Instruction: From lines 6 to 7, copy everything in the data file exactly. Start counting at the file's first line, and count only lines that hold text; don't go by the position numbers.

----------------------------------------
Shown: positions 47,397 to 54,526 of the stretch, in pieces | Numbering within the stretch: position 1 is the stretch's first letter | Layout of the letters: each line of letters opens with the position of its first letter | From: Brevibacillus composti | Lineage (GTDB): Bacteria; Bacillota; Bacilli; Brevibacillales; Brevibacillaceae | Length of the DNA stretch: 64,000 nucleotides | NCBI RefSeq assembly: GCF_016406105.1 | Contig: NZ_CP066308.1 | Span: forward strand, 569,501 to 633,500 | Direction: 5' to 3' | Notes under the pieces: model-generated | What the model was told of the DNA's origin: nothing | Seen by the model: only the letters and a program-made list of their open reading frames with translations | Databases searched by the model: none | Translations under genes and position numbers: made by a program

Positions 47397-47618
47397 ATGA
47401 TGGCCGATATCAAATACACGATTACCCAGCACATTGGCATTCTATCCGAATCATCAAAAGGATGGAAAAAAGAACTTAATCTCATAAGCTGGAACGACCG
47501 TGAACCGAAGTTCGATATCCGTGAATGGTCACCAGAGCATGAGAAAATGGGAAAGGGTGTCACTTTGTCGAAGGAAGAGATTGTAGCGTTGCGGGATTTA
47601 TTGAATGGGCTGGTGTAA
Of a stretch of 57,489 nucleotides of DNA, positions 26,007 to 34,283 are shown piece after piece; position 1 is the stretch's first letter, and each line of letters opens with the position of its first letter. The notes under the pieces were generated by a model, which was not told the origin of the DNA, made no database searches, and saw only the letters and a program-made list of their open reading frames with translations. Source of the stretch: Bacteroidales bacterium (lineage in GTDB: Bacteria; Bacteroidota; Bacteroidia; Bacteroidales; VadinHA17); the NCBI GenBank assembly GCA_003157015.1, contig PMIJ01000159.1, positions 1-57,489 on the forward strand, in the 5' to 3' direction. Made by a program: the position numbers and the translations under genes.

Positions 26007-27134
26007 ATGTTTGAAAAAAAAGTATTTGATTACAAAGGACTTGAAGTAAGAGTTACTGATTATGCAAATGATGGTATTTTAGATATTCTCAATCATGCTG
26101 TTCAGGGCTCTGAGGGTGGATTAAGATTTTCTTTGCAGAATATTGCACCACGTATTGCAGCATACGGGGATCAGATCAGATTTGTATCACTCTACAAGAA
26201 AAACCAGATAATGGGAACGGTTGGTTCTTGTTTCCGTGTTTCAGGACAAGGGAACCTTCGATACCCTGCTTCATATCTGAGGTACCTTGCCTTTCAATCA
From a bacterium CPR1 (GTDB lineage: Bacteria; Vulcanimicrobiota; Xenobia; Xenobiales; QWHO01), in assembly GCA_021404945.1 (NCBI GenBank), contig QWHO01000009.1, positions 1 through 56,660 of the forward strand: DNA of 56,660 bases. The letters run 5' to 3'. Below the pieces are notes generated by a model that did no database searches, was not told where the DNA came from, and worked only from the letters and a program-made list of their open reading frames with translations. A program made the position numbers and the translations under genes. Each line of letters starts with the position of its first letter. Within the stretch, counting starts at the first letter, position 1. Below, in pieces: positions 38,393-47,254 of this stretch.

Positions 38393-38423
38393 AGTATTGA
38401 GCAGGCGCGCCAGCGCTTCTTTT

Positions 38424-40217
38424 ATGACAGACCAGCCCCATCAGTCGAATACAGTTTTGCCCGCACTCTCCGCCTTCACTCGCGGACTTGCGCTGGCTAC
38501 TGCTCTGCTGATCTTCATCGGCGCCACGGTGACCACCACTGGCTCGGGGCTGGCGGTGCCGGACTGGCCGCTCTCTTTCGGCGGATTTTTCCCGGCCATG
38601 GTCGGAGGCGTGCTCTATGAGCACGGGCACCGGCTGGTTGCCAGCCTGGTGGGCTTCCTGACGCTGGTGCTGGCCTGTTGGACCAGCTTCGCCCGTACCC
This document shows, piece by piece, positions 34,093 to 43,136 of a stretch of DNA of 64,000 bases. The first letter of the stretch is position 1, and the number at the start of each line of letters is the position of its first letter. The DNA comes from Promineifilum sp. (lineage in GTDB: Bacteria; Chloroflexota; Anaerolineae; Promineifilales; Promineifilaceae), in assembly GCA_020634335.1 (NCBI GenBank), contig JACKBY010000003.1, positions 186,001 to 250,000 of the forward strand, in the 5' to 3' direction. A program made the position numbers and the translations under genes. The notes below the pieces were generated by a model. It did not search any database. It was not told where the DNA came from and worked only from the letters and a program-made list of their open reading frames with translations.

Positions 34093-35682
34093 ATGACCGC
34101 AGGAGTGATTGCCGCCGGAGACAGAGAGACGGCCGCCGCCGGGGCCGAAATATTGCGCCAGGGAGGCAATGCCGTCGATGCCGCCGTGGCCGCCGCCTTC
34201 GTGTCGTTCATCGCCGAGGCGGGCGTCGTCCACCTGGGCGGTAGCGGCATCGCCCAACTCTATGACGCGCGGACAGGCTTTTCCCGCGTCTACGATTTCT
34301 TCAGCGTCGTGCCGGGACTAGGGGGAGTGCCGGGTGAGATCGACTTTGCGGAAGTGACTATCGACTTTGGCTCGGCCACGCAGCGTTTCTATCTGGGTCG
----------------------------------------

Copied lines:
47601 TTGAATGGGCTGGTGTAA
Of a stretch of 57,489 nucleotides of DNA, positions 26,007 to 34,283 are shown piece after piece; position 1 is the stretch's first letter, and each line of letters opens with the position of its first letter. The notes under the pieces were generated by a model, which was not told the origin of the DNA, made no database searches, and saw only the letters and a program-made list of their open reading frames with translations. Source of the stretch: Bacteroidales bacterium (lineage in GTDB: Bacteria; Bacteroidota; Bacteroidia; Bacteroidales; VadinHA17); the NCBI GenBank assembly GCA_003157015.1, contig PMIJ01000159.1, positions 1-57,489 on the forward strand, in the 5' to 3' direction. Made by a program: the position numbers and the translations under genes.